From the Morning Memo:

During their time in power, Senate Majority Leader Dean Skelos and Assembly Speaker Sheldon Silver made thousands of dollars in outside income as attorneys.

But their clients remained a mystery. Financial disclosure statements from their successors in the Assembly and Senate made public late last week tell a different story.

“It makes sense to us that the legislative leaders with their enormous power would step back from making money on the side and we think it’s an indication — at least for now — that it’s going to be the practice in Albany,” said NYPIRG Legislative Director Blair Horner.

For the second straight year, Assembly Speaker Carl Heastie and Majority Leader John Flanagan reported almost no outside income. Heastie, an accountant by training, has not received outside income since becoming speaker; Flanagan resigned from his law firm when he took the leadership post.

IDC Leader Jeff Klein in 2015 also has stepped down from his law firm. Still, most lawmakers do not continue to hold dual roles as legislator and taking in outside income.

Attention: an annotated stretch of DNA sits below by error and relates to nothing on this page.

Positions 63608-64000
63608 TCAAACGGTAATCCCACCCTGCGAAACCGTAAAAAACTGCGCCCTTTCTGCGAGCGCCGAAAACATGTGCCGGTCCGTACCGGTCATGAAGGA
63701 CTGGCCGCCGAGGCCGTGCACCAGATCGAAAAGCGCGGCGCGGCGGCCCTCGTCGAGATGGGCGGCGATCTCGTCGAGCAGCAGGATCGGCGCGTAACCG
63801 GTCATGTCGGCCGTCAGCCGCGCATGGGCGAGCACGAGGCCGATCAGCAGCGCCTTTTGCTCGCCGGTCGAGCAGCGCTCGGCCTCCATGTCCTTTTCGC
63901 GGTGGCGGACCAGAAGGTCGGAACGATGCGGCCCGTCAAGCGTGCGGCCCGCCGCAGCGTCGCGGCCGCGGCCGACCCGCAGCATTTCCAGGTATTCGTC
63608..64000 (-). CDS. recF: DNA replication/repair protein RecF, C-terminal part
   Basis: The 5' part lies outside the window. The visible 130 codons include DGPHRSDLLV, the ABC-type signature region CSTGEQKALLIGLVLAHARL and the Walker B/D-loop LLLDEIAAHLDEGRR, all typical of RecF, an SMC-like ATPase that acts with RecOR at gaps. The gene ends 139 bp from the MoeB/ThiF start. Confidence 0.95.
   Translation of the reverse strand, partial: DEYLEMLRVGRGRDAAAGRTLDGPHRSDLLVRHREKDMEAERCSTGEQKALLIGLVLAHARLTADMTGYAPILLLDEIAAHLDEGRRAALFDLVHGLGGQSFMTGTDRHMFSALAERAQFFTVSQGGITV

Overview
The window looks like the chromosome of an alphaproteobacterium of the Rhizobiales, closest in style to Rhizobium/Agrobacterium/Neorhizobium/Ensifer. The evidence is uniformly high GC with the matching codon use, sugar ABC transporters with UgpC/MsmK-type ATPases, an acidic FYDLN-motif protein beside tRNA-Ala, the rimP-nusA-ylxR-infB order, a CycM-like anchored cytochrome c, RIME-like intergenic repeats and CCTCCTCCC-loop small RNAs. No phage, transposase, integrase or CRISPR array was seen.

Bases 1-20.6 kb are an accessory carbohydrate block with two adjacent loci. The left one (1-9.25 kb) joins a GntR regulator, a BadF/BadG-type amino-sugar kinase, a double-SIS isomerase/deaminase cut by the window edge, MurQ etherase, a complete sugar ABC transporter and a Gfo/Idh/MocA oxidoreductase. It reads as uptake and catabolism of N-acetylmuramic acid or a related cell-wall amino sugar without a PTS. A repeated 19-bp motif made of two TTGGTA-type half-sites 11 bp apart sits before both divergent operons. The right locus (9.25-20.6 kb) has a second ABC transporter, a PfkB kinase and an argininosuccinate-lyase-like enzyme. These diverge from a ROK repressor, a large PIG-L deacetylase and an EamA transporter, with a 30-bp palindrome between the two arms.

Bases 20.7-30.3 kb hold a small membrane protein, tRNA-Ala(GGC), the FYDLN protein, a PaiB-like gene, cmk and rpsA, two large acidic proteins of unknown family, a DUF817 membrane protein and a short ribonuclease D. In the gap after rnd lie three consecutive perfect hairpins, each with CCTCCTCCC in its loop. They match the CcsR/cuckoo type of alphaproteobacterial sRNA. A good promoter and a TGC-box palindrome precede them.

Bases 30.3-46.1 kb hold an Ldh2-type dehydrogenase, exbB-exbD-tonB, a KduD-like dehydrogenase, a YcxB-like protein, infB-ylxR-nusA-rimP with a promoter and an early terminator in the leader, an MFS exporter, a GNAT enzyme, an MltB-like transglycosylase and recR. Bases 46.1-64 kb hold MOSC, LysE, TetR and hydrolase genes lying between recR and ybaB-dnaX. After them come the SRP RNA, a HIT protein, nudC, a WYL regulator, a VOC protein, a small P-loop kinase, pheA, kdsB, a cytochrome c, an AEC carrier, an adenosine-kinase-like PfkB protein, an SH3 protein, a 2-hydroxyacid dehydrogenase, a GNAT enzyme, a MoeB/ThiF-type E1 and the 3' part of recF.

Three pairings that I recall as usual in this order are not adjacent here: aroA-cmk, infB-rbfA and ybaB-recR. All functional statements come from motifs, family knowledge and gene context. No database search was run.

Not everyone is an attorney. One lawmaker is a funeral home director. Another is a farmer. But Gov. Andrew Cuomo says it’s problematic for legislators to have legal or business clients while also deciding public policy.

“Maybe they come to you because you’re a senator and they have a bill that’s going to come up. So, it’s an inherent conflict of interest,” Cuomo said.

Cuomo has tried and failed to limit outside income for lawmakers, who earn a base $79,500 as elected officials. Some lawmakers point to the governor’s own outside income for the money he earned for a low-selling memoir. Cuomo sought and received approval for the income from ethics regulators.

At least one lawmaker, however, has started releasing the names of his clients.

Republican Sen. Michael Ranzenhofer’s 2016 disclosure includes a list of his law clients and the work he did for them.